Rediscovering Dada and Surrealism at the Complesso del Vittoriano

Whilst the Dada and Surrealism show currently running at the Complesso del Vittoriano claims to be the most important overview of the two revolutionary art movements ever shown in Italy, the inclusion of over 500 works covering oil paintings, sculptures and collages unfortunately proves to be more exhausting than exhaustive. The exhibition space at the Complesso del Vittoriano, with its funnel like corridor at the beginning, is difficult to manage at the best of times, but this has to be one of the most maddening shows I've seen for quite a while! I suspect the higgledy-piggledy hanging of dozens of works crammed together is a deliberate attempt to emulate the art salons of the last century, but it makes for a frustrating visit. The show clearly aims to include as many minor artists as possible, but there are simply too many also-rans – at least a third of what's there could easily have been excluded to allow some of the more important work space to breathe and also give people the chance to properly rediscover a handful of lesser known, yet important, artists.

For reasons that are hard to understand, for example, the gallery dedicates a large screen and several rows of seating at the start of the exhibition for a brief introduction by the curator Arthur Schwarz, whereas the excellent selection of Dada and Surrealist films such as René Clair and Francis Picabia’s Entr’acte (1924) are relegated to small screens dotted throughout the exhibition - strategically positioned, it would seem, to block the passage of other visitors who don't wish to stand and watch the movies as they play on a loop. Schwartz was personally friends with many of the Surrealists and has written extensively about them, amassing  a huge collection of 700 pieces of Dada and Surrealist art over the years, which he then gave to the Israel Museum in Jerusalem. An expert in his field, one gets the impression that he was given carte blanche with this show and that nobody else at the Vittoriano dared suggest trimming things down a little!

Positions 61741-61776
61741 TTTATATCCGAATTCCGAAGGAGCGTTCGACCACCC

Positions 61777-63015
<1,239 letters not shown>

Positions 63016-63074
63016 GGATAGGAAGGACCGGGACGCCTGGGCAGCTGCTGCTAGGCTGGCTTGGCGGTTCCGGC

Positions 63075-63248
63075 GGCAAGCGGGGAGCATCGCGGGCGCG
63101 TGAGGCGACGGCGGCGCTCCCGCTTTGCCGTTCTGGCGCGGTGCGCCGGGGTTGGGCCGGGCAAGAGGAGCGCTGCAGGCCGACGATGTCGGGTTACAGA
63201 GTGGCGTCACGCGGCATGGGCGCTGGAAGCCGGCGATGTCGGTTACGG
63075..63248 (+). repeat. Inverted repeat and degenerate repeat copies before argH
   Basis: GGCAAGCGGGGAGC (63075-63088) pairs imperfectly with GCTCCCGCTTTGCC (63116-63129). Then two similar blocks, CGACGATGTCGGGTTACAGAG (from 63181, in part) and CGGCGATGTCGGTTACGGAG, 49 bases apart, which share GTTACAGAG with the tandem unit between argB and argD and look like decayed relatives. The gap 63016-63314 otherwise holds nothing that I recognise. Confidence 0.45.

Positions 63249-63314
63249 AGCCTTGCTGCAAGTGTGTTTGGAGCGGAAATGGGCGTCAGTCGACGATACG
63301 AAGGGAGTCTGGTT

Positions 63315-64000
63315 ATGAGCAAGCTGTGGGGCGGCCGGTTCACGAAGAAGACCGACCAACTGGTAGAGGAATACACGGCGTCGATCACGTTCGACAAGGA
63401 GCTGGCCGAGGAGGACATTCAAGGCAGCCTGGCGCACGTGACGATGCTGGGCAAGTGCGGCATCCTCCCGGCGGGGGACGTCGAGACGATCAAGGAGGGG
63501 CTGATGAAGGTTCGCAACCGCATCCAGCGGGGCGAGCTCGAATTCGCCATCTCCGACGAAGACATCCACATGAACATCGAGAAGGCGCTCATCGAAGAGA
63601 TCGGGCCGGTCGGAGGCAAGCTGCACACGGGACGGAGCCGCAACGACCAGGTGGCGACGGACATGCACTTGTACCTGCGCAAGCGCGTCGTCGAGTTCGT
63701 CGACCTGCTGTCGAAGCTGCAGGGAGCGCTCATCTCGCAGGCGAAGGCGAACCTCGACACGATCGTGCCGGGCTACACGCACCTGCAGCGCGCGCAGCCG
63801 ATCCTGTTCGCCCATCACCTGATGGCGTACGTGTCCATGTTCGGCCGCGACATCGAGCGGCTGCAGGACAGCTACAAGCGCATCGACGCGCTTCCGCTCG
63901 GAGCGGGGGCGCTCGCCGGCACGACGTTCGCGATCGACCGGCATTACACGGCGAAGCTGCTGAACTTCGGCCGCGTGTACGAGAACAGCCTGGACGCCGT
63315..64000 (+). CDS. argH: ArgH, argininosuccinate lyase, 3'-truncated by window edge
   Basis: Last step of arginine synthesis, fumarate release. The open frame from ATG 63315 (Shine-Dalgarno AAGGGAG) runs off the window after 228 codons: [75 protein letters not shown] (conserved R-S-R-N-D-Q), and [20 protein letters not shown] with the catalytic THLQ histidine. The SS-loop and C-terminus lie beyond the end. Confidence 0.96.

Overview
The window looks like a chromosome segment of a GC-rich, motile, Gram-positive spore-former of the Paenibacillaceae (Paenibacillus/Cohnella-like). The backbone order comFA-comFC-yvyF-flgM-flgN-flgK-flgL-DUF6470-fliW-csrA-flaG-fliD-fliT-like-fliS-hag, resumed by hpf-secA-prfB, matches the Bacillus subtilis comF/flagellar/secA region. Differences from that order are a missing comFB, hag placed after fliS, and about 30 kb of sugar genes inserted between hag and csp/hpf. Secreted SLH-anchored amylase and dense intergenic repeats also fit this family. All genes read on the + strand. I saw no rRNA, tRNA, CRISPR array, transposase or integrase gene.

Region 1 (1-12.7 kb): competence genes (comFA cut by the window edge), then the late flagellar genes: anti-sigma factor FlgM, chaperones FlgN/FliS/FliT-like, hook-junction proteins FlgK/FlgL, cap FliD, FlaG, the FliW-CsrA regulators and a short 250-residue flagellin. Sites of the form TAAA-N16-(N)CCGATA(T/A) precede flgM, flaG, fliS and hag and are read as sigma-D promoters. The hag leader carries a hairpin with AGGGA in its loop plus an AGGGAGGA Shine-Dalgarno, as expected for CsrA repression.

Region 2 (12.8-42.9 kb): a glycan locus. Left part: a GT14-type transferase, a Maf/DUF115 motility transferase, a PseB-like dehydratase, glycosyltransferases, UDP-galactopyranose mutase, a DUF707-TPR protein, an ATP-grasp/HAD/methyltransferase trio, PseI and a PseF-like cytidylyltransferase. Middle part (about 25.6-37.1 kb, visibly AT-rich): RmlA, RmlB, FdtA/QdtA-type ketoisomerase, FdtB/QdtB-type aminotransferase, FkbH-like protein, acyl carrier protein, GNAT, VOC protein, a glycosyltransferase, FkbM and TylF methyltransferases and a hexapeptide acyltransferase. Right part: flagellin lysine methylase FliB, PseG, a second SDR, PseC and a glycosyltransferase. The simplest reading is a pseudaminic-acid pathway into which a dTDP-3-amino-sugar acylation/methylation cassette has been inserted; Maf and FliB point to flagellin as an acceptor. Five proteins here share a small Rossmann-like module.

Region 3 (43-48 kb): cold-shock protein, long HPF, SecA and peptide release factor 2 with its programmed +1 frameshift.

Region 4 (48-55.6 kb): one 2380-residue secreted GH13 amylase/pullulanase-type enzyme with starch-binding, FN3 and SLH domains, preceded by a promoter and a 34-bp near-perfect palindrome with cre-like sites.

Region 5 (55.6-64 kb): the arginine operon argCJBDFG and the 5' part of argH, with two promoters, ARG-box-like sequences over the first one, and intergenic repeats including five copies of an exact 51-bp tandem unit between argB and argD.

Be that as it may, there are still some wonderful items in the exhibition, hidden gems as it were, that thankfully make the visit well worthwhile. The small selection of collages by Kurt Schwitters is exquisite, in spite of minor irritations - the tiny Mz 293 is hung too high to see it properly, and Mz 253 is hung too low. I would personally have loved to have seen far more work by his fellow German Dada artist and pioneer of photo-montage Hannah Höch, although the inclusion of the haunting water colour Die Strassenjamer is an unexpected gift. British Surrealist Edith Rimmington makes a surprising appearance with a gorgeous London Transport poster for the London Aquarium – surprising because this particular work is barely Surrealist – whilst Magritte's masterpieces The Red Model (1934) and the later Castle in the Pyrenees (1959) rise above the masses as pure poetry.  

Rediscovering Dada and Surrealism continues at the Complesso del Vittoriano until 7th February, 2010. If you're a die hard fan of Dada or Surrealism you'd better hurry – it's finishing soon!

The Red Model by René Magritte © Museum Boymans-van Beuningen, Rotterdam, Netherlands – Web resolution, fair use.